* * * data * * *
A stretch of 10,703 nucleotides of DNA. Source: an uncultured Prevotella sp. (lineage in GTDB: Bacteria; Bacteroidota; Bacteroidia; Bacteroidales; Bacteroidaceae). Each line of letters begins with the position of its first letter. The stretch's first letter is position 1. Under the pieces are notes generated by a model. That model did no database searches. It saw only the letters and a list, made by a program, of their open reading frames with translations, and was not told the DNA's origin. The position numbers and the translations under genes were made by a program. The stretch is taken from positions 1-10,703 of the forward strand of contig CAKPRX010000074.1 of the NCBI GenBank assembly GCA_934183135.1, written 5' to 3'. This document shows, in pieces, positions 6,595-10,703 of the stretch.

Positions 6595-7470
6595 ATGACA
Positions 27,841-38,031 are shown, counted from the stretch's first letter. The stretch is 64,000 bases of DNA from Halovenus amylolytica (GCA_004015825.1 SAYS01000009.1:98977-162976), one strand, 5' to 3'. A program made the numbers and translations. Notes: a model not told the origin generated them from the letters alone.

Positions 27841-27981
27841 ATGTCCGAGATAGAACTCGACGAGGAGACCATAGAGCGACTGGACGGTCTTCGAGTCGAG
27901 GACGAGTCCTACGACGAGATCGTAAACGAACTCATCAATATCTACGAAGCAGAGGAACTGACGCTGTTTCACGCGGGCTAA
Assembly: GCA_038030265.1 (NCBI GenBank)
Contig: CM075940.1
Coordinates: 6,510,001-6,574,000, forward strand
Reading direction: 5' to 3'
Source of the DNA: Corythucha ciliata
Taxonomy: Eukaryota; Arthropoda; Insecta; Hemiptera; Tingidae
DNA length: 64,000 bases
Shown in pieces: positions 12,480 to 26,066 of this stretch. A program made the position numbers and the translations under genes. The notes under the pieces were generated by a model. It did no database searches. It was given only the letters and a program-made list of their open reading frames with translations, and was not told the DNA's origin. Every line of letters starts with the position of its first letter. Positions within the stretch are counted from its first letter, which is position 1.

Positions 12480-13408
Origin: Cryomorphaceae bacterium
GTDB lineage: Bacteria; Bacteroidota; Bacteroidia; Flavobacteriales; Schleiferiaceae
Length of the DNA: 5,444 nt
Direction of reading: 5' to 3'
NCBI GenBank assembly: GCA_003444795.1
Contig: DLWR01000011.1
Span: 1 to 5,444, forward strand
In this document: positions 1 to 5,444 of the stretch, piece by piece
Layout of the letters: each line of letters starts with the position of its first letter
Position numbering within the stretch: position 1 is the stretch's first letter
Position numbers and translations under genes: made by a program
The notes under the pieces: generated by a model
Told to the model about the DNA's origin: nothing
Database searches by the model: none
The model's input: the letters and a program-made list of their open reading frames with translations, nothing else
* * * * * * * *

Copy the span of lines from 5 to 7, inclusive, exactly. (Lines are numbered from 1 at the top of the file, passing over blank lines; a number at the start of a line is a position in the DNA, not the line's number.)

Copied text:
Positions 27841-27981
27841 ATGTCCGAGATAGAACTCGACGAGGAGACCATAGAGCGACTGGACGGTCTTCGAGTCGAG
27901 GACGAGTCCTACGACGAGATCGTAAACGAACTCATCAATATCTACGAAGCAGAGGAACTGACGCTGTTTCACGCGGGCTAA